Lately there have been some things that are taking up a lot of my brain space. None of them by themselves are an impossible thing to tackle, but all of them together are becoming a bit overwhelming, in the very small and totally manageable way that ends up giving me headaches and making me a snappish bitch.
I want to address all of these to my social network, because I have friends out there who will understand and help. But I’ve gotten into the habit of not sharing much personal information on facebook (or tumblr or twitter) and I find that I can’t bring up one thing without including another which inspires another and so on and so on.
So I found myself looking at that blank box above my news feed, staring at a blinking cursor, and realizing I can’t say anything at all.
If I say too much I’m oversharing. If I say too little I’m being cryptic and asking for attention. If I explain in great detail and ask for advice I won’t get it from the people who are qualified to give it. And really the whole thing is my problem to deal with on my own. Nobody can solve it for me. What I really want is sympathy and understanding and maybe a punny joke to lighten my mood.
I some rules about posting to facebook (or anywhere else) that has served me well.
- Say it simply, concisely, and with humor.
- Don’t censor yourself, but don’t seek to offend.
- Be informative but reserved. Don’t overshare.
- Never beg for attention.
I realized that I can’t talk about these things that are taking up so much of my time without breaking my rules. My first thought was, “But what will people think if I don’t post something?” My second thought was, “Does it really matter?”
The answer is no, it doesn’t really matter. The internet will go on without me. I have a lot of things I have to deal with and social media is distracting me from solving my problems. I won’t post anything until I have things sorted out, and when I do people will be able to offer congratulations, condolences, and funny observations as appropriate.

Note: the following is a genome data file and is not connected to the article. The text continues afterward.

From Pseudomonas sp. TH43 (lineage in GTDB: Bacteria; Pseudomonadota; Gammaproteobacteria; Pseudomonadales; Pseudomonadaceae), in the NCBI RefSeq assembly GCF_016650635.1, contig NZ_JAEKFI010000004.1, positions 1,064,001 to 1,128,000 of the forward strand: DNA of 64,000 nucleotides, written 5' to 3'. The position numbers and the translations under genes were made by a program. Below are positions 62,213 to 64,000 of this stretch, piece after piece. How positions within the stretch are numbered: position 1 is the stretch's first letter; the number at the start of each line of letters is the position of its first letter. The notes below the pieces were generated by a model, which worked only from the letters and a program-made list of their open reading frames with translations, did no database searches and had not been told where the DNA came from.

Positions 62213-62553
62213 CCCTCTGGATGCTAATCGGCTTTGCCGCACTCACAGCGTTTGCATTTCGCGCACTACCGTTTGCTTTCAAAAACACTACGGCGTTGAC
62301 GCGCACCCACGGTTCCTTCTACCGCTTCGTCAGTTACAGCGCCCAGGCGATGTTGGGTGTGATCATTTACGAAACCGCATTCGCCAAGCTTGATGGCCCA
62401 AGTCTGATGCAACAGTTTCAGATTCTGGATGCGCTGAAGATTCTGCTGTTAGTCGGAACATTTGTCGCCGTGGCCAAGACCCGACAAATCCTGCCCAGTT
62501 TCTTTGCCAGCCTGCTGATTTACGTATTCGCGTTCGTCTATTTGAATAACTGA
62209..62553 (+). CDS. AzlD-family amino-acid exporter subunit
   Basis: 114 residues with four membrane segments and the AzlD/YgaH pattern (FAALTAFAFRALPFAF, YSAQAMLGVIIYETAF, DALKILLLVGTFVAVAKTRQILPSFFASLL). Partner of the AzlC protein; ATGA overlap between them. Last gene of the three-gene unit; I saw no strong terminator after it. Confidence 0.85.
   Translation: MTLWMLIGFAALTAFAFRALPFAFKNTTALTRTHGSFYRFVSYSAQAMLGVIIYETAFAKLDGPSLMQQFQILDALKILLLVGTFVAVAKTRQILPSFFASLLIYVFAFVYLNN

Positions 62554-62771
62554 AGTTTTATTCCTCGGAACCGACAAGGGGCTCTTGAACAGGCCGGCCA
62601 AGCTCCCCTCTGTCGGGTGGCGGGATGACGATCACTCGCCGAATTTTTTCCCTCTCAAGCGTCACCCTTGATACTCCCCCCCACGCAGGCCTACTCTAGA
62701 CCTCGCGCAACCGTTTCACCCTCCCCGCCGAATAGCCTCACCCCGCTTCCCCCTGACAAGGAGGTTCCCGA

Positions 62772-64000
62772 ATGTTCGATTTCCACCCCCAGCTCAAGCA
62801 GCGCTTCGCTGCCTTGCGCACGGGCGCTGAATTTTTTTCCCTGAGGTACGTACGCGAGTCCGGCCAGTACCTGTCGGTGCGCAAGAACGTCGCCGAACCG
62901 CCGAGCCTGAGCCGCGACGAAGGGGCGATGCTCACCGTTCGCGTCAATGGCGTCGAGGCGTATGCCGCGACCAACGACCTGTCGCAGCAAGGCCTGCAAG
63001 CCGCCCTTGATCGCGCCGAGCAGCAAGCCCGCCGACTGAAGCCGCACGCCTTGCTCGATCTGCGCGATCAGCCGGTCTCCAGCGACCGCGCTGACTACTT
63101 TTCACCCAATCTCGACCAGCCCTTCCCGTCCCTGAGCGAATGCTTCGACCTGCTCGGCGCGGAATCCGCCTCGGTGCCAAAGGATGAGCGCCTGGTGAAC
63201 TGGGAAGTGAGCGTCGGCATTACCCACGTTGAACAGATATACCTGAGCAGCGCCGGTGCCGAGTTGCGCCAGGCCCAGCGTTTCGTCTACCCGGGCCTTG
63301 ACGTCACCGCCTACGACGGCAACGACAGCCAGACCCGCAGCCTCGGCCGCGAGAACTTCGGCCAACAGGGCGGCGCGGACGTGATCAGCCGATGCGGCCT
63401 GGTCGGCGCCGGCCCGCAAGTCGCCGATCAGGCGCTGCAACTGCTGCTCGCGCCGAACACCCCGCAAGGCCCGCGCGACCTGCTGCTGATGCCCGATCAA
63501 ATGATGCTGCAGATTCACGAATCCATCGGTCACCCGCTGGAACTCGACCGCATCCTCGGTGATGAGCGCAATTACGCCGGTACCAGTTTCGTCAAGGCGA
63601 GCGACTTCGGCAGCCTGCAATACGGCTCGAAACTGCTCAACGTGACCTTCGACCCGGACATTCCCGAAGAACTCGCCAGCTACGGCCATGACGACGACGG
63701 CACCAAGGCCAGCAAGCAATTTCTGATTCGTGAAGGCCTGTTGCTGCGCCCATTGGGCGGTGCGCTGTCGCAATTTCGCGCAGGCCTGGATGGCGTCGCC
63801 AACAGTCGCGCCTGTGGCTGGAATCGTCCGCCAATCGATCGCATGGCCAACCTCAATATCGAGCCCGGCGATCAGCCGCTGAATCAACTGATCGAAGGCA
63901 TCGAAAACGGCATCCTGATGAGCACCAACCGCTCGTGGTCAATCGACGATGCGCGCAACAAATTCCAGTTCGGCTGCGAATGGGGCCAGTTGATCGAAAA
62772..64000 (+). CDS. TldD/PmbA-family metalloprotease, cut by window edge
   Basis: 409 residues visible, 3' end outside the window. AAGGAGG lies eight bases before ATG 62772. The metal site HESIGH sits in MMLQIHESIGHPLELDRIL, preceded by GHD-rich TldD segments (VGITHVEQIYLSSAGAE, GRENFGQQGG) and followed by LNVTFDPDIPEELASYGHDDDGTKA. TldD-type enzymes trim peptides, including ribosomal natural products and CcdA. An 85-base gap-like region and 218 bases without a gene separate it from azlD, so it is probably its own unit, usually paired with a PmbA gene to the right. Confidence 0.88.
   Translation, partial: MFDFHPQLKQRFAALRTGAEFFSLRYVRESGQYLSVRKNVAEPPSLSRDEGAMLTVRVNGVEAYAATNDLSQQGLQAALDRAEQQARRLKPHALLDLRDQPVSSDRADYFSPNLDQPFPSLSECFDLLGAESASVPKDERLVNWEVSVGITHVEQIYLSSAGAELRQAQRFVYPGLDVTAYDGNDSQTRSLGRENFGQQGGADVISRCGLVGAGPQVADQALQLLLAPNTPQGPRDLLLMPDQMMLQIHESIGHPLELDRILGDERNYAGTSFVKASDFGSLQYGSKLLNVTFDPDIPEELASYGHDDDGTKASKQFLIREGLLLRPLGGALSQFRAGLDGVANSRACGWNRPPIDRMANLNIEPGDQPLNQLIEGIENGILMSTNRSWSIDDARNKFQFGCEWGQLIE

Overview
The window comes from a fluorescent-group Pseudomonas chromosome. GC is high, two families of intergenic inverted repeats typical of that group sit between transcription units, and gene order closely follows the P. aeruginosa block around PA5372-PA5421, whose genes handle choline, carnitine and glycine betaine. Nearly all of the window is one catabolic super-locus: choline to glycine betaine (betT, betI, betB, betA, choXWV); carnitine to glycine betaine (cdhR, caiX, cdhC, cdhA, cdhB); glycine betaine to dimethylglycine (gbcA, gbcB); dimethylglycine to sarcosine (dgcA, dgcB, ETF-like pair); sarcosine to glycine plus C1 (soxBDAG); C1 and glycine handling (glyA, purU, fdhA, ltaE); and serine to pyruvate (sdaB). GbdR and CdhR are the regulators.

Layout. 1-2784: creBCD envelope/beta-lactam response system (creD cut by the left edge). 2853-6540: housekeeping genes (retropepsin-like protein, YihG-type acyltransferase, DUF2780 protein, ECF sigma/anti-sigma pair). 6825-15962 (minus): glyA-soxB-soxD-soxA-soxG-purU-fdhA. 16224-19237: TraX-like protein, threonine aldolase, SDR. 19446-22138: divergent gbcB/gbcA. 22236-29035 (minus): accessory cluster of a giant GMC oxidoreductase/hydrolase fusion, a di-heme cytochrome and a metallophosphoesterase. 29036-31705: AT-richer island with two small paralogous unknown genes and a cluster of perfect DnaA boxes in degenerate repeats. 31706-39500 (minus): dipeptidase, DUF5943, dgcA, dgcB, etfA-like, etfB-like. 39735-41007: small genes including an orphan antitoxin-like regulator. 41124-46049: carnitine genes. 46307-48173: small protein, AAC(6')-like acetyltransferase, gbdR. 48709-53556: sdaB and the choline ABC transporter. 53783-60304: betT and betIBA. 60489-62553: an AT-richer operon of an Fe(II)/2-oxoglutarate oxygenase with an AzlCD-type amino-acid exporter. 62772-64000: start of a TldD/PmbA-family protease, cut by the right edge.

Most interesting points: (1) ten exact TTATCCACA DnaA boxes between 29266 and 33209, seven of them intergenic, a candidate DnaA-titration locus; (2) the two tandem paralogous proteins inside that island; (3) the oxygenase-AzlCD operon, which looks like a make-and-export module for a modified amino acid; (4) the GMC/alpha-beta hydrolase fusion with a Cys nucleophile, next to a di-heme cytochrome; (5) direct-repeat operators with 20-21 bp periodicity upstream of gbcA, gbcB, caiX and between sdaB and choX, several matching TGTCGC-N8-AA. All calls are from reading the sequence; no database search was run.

We’ve become so used to externalizing and publicizing and publishing everything (blogs, reality TV, insider stories, instagram, 4square…) that we sometimes forget the best way to think is alone. Quietly, privately, writing it down on a piece of paper, with a radio on in the background. We’ve become to used to the instant, to sharing everything as it happens, collaborating and getting input, that we lose track of who our decisions affect the most.
You. Your decision affects you. Therefore you should make it yourself.
There’s no reason to include your college roommate from 10 years ago in your decision-making process by slathering the details of your life all over facebook. The business connection you made last year at a conference doesn’t need to know in 140 how stressed you are. And the faceless nameless people of the internet don’t need to know the minutia of your relationship.
So I said nothing on facebook. I didn’t tweet about it. I called my boyfriend and talked a little about it. I made a list. I drank a cup of coffee. I talked some things over with my friend. I pet the cat. I made up my mind.
And I wrote this blog post as a reminder to myself, and maybe to whomever reads it.
All things in the proper medium, and in the proper time.